|Executive Editors:||Scott Elias, Wesleyan University|
|Ethan Currie, Wesleyan University|
The Undergraduate Journal of Social Studies is a peer-reviewed academic journal run entirely by the students of Wesleyan University's College of Social Studies. The College of Social Studies and the UJSS are committed to encouraging the interdisciplinary study of society, in recognition of the fact that human interaction and organization is too multifaceted to be understood from any one disciplinary perspective. The UJSS serves as a forum for students of the College, as well as members of the Wesleyan community at large, to improve, share, and collaborate on work of historical, social, political or philosophical interest as they bridge disciplinary boundaries and examine new perspectives.
Current Issue: Volume 4, Issue 1 (2013) Revisiting the Secularization Thesis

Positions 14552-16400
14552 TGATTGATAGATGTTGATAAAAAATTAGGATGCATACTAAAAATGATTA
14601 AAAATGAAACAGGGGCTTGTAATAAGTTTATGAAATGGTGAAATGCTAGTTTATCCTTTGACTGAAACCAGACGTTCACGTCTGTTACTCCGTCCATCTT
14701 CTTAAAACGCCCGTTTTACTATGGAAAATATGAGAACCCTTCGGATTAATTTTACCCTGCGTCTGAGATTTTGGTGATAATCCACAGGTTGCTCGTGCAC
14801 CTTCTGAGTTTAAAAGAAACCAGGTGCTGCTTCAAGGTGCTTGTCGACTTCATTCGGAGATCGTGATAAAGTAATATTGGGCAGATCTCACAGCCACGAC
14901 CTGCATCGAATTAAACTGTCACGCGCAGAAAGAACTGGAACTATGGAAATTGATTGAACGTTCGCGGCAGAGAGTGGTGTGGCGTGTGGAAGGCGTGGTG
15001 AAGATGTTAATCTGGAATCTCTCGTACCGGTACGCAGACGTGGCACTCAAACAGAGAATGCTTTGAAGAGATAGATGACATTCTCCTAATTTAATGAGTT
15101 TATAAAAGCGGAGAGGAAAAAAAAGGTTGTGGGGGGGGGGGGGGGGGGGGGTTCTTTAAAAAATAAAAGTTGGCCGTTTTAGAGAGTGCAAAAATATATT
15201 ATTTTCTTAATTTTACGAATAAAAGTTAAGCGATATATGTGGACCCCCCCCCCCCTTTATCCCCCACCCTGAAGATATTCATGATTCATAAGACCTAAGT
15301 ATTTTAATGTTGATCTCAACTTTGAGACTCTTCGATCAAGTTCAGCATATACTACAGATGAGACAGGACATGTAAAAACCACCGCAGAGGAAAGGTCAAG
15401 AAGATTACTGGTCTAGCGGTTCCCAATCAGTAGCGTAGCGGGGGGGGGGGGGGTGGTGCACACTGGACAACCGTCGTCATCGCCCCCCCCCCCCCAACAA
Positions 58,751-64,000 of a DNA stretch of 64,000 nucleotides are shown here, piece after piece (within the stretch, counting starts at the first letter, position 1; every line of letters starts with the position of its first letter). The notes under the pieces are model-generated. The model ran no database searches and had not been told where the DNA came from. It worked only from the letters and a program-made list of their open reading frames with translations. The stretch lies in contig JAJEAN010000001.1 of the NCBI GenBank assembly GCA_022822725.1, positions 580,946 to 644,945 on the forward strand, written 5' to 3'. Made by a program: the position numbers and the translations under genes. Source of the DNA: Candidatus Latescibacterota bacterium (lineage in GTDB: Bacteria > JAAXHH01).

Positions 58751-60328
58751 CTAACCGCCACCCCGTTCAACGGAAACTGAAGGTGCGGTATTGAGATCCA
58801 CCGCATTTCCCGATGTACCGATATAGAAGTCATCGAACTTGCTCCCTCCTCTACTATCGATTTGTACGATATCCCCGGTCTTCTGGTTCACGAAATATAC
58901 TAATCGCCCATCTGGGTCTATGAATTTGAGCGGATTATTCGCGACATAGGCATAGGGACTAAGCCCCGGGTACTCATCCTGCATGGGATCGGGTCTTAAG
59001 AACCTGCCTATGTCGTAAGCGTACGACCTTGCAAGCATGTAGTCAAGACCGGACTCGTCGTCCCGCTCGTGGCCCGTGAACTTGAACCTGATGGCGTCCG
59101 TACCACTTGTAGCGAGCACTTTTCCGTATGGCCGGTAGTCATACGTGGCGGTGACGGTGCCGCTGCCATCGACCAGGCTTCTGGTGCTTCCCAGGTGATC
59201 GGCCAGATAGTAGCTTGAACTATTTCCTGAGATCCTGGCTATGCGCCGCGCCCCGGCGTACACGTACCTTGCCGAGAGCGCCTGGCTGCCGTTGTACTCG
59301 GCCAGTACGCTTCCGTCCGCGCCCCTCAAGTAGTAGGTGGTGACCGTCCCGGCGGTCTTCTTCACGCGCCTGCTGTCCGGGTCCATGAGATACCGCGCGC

Introductory RemarksIn recent decades, religion has regained prominence both as a force in world politics, and as a much-debated category of analysis in the social sciences. This new development would have profoundly surprised generations of thinkers—from Marx to the proponents of the secularization thesis—who prophesied that religion would “die out” as a force of public, and perhaps even private, life. The return of religion has brought into question many of the foundational assumptions of modernity—namely, that modernization and secularization are twin processes that rationalize and disenchant the world and create the modern (secular) subject. This issue of the Undergraduate Journal of Social Studies will examine understandings about religion, secularism, and the relationship of both to the concept of modernity.
The Religion of Communism and the Spiritual Stalemate
Brendan Z. O'Donnell